Pediatrics. 2021 Jul;148(Suppl 1):s45-s50. doi: 10.1542/peds.2021-050693J. PMID: 34210848; PMCID: PMC8312553.
Chen HF, Rose AM, Waisbren S, Ahmad A, Prosser LA.
Newborn Screening and Treatment of Phenylketonuria: Projected Health Outcomes and Cost-Effectiveness
Children (Basel). 2021 May 12;8(5):381. doi: 10.3390/children8050381. PMID: 34065950; PMCID: PMC8151371.
Cernat A, Hayeems RZ, Prosser LA, Ungar WJ.
Incorporating Cascade Effects of Genetic Testing in Economic Evaluation: A Scoping Review of Methodological Challenges
Children (Basel). 2021 Apr 27;8(5):346. doi: 10.3390/children8050346. PMID: 33925765; PMCID: PMC8145875.
Richardson JS, Kemper AR, Grosse SD, Lam WKK, Rose AM, Ahmad A, Gebremariam A, Prosser LA.
Health and economic outcomes of newborn screening for infantile-onset Pompe disease
Genetics in Medicine. 2021 Apr;23(4):758-766. doi: 10.1038/s41436-020-01038-0. Epub 2020 Dec 7. PMID: 33281187; PMCID: PMC8035228.
Hutton DW, McCullough JS, Prosser L, Ye W, Herman WH, Zhang P, Pilishvili T, Pike J.
Costs implications of pneumococcal vaccination of adults aged 30-60 with a recent diagnosis of diabetes
Vaccine. 2021 Feb 22;39(8):1333-1338. doi: 10.1016/j.vaccine.2020.11.060. Epub 2021 Jan 23. PMID: 33494965.
Avanceña ALV, Prosser LA.
Examining Equity Effects of Health Interventions in Cost-Effectiveness Analysis: A Systematic Review
Value in Health. 2021 Jan;24(1):136-143. doi: 10.1016/j.jval.2020.10.010. Epub 2020 Dec 3. PMID: 33431148.
Defining the value of treatments for rare pediatric conditions (editorial)
JAMA Pediatrics. 2018 Dec 1;172(12):1123-1124. doi: 10.1001/jamapediatrics.2018.3343.
Prosser LA, Lam KK, Grosse SD, Casale M, Kemper AR.
Using decision analysis to support newborn screening policy decisions: A case study for Pompe disease
MDM Policy Pract. 2018 Jan-Jun;3(1). doi: 10.1177/2381468318763814.
Sanders GD, Neumann PJ, Basu A, Brock DW, Feeny D, Krahn M, Kuntz KM, Meltzer DO, Owens DK, Prosser LA, Salomon JA, Sculpher MJ, Trikalinos TA, Russell LB, Siegel JE, Ganiats TG.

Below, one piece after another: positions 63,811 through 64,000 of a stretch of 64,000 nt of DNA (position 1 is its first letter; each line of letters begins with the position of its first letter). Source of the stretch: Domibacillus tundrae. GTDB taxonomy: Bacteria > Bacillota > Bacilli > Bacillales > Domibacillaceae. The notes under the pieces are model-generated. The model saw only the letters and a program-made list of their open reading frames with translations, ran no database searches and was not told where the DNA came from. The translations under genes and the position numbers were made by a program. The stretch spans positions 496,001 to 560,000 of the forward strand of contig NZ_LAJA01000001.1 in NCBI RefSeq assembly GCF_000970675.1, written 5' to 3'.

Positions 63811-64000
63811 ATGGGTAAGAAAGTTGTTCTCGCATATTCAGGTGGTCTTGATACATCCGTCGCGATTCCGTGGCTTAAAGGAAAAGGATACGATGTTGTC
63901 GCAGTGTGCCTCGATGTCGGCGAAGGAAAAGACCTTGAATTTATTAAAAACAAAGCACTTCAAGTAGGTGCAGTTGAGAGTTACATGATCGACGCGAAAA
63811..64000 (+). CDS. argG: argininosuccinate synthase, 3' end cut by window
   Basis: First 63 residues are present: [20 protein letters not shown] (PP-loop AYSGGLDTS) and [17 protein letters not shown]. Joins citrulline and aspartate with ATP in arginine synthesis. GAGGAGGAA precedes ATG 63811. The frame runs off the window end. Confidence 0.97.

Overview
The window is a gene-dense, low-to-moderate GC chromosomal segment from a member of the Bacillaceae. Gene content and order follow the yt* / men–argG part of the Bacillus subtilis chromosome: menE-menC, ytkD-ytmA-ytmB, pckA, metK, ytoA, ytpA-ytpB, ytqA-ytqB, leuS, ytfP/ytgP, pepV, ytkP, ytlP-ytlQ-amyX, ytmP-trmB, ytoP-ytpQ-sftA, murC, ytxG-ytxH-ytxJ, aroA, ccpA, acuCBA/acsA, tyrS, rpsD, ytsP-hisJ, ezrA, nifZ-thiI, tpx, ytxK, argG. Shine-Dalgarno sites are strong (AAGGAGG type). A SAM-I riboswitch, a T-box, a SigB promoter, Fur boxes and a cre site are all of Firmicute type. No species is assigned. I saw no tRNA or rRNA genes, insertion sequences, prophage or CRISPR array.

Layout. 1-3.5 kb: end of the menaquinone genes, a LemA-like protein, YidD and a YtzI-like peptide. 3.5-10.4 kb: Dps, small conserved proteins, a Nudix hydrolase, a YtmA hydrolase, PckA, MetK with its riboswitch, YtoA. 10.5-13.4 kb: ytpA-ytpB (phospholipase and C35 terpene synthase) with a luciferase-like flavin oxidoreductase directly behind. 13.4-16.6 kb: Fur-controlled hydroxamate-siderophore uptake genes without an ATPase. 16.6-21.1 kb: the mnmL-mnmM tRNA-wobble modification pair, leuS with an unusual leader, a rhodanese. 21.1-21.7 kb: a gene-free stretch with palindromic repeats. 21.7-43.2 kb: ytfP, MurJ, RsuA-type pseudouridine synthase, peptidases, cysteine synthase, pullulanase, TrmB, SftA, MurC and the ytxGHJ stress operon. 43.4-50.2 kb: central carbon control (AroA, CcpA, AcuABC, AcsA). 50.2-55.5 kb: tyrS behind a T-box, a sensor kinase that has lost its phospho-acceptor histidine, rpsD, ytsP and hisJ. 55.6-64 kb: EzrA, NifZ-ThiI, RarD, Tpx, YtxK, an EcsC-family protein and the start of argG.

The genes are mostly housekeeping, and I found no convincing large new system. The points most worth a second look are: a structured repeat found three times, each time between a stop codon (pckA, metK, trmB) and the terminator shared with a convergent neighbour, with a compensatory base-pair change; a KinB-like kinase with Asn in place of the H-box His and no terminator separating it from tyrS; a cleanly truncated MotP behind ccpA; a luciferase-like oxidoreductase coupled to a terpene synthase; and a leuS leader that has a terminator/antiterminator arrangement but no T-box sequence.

Recommendations for conduct, methodological practices, and reporting of cost-effectiveness analyses: Second panel on cost-effectiveness in health and medicine
JAMA. 2016 Sep 13;316(10):1093-103. doi: 10.1001/jama.2016.12195.
Wittenberg E, Prosser LA.
Health as a family affair
N Engl J Med. 2016 May 12;374(19):1804-6. doi: 10.1056/NEJMp1604456.
Prosser LA, Lamarand K, Gebremariam A, Wittenberg E.
Measuring family HRQOL spillover effects using direct health utility assessment methods
Med Decis Making. 2015 Jan;35(1):81-93. doi: 10.1177/0272989X14541328.
Prosser LA, Harpaz R, Rose AM, Gebremariam A, Guo A, Ortega-Sanchez IR, Zhou F, Dooling K.
A cost-effectiveness analysis of vaccination for prevention of herpes zoster and related complications: Input for national recommendations
Ann Intern Med. 2019 Feb 19. doi: 10.7326/M18-2347. [Epub ahead of print].
Our research team evaluates childhood health interventions using methods of decision sciences and economic evaluation. Current projects use cost-effectiveness analysis, simulation modeling to understand the value of interventions projected over the lifespan. We also use quantitative survey methods, including health utility assessment, conjoint analysis, discrete choice experiments, and best-worst scaling to measure values for health and health interventions. Applied topic areas include vaccination, newborn screening, and rare disorders.